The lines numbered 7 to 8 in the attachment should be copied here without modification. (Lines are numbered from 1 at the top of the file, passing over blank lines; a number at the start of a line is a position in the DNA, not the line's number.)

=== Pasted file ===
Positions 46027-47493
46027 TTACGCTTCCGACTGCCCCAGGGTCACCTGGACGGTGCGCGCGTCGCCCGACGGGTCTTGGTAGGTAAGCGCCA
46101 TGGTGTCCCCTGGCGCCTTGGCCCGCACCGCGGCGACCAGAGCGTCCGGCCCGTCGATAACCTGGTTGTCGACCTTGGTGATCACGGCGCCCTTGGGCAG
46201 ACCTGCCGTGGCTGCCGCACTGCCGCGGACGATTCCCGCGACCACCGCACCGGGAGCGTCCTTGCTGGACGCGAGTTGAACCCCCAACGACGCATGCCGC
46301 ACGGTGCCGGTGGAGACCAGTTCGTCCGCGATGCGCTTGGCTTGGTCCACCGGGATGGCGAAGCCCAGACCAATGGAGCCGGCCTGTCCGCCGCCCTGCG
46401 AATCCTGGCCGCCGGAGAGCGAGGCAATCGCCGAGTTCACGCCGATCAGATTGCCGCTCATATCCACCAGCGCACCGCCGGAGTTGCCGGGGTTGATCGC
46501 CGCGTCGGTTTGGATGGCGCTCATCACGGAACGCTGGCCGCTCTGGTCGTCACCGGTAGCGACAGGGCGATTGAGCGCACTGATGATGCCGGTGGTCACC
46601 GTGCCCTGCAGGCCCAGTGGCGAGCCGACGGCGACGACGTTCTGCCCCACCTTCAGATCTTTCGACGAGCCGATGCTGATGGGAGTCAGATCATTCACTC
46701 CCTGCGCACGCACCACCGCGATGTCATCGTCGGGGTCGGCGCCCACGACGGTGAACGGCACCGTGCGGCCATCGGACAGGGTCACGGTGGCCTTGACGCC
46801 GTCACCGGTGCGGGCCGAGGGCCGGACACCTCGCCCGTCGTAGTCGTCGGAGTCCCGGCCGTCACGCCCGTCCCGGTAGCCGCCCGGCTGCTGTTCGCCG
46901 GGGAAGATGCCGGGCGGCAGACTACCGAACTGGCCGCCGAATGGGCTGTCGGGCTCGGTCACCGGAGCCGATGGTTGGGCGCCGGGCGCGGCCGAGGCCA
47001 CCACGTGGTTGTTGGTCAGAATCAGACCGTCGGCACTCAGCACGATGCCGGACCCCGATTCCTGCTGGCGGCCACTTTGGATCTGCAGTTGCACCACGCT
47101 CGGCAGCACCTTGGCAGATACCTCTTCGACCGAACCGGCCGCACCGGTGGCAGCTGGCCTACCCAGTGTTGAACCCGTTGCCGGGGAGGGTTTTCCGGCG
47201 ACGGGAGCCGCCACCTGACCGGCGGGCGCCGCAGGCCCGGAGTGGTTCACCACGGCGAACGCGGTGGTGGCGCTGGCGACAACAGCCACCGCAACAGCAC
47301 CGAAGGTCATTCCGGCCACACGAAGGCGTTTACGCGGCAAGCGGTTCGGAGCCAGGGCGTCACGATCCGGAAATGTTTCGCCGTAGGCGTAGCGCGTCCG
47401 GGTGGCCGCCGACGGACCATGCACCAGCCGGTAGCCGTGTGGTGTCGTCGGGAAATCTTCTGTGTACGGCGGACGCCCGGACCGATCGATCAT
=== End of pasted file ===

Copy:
46501 CGCGTCGGTTTGGATGGCGCTCATCACGGAACGCTGGCCGCTCTGGTCGTCACCGGTAGCGACAGGGCGATTGAGCGCACTGATGATGCCGGTGGTCACC
46601 GTGCCCTGCAGGCCCAGTGGCGAGCCGACGGCGACGACGTTCTGCCCCACCTTCAGATCTTTCGACGAGCCGATGCTGATGGGAGTCAGATCATTCACTC